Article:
Dalmatians have served as war dogs, shepherds, ratters and bird dogs, but they are probably best known for their association with firehouses. The breed's intelligence and active nature make this spotted dog a natural worker, but the Dalmatian's affinity for another animal -- the horse -- brought the dog into the world of firefighting.
In the 1800s and early 1900s, horses pulled fire trucks. Dogs served as their protectors from horse thieves; they also cleared the way for the horses as they charged to the scene of a smoldering building. Dalmatians, as a breed, seemed to form tight bonds with their horses that resulted in a sense of trust. Author Marsha Giesler writes that Dalmatians served as distractions that appeared to help appease horses' natural fear of fire as they approached blazes. Dalmatians even served with their barks, acting as forms of sirens in those early days of firefighting; and they also guarded equipment, the horses and the carriages as firemen fought blazes. Giesler says the Dalmatians kept other dogs from scaring the horses.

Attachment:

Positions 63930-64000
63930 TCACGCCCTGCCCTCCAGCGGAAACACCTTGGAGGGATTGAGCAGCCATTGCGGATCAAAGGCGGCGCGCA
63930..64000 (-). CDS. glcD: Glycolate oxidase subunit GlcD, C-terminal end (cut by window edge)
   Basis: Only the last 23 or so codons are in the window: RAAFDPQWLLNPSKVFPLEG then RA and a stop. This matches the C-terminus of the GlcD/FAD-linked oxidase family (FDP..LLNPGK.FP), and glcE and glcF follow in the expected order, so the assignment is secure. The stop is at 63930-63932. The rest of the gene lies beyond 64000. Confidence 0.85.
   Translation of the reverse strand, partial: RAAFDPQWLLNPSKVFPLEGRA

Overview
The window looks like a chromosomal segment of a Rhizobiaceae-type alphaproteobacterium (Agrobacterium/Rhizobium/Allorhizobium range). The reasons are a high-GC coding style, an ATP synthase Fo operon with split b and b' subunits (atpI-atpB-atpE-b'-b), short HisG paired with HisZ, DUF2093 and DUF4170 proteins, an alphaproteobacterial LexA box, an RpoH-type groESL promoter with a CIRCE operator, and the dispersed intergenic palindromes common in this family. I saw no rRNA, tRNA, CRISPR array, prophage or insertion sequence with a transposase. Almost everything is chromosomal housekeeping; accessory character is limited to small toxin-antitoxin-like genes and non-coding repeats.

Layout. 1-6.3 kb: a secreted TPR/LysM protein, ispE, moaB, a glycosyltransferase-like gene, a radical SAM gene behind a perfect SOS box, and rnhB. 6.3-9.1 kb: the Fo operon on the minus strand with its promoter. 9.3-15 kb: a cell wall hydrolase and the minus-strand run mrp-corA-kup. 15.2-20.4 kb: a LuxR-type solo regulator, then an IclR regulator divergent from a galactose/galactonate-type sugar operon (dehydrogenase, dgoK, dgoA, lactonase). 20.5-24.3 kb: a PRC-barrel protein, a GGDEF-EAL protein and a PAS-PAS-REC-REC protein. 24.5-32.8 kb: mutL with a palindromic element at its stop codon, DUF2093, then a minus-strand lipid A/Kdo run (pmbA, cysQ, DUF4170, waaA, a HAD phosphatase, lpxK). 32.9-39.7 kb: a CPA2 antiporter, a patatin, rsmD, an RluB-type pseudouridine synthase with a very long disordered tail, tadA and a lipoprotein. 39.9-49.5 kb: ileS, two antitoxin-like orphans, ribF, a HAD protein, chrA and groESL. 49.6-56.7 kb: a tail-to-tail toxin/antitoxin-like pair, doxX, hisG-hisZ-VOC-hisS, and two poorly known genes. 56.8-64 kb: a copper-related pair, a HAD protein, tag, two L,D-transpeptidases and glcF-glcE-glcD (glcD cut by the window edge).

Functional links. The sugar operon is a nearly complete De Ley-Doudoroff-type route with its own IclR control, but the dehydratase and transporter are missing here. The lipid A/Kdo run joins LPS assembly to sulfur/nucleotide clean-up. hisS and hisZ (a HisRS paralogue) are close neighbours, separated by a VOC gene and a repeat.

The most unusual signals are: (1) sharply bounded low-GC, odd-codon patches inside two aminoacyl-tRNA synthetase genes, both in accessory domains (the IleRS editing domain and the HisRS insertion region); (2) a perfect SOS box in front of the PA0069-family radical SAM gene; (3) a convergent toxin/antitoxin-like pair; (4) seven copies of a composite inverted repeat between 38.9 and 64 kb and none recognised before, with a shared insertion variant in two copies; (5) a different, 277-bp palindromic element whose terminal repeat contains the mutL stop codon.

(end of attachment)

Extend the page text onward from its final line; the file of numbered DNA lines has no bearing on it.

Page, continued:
300 Years Ago to Today
Firefighters in Great Britain first used the dogs to assist in service, but Benjamin Franklin is accredited with introducing Dalmatians to firehouses in the United States. Although the dogs no longer serve as important a purpose in present day fire stations, their strong tie to the service means they always have a place with firefighters. Many fire stations today have a Dalmatian as a mascot and pet.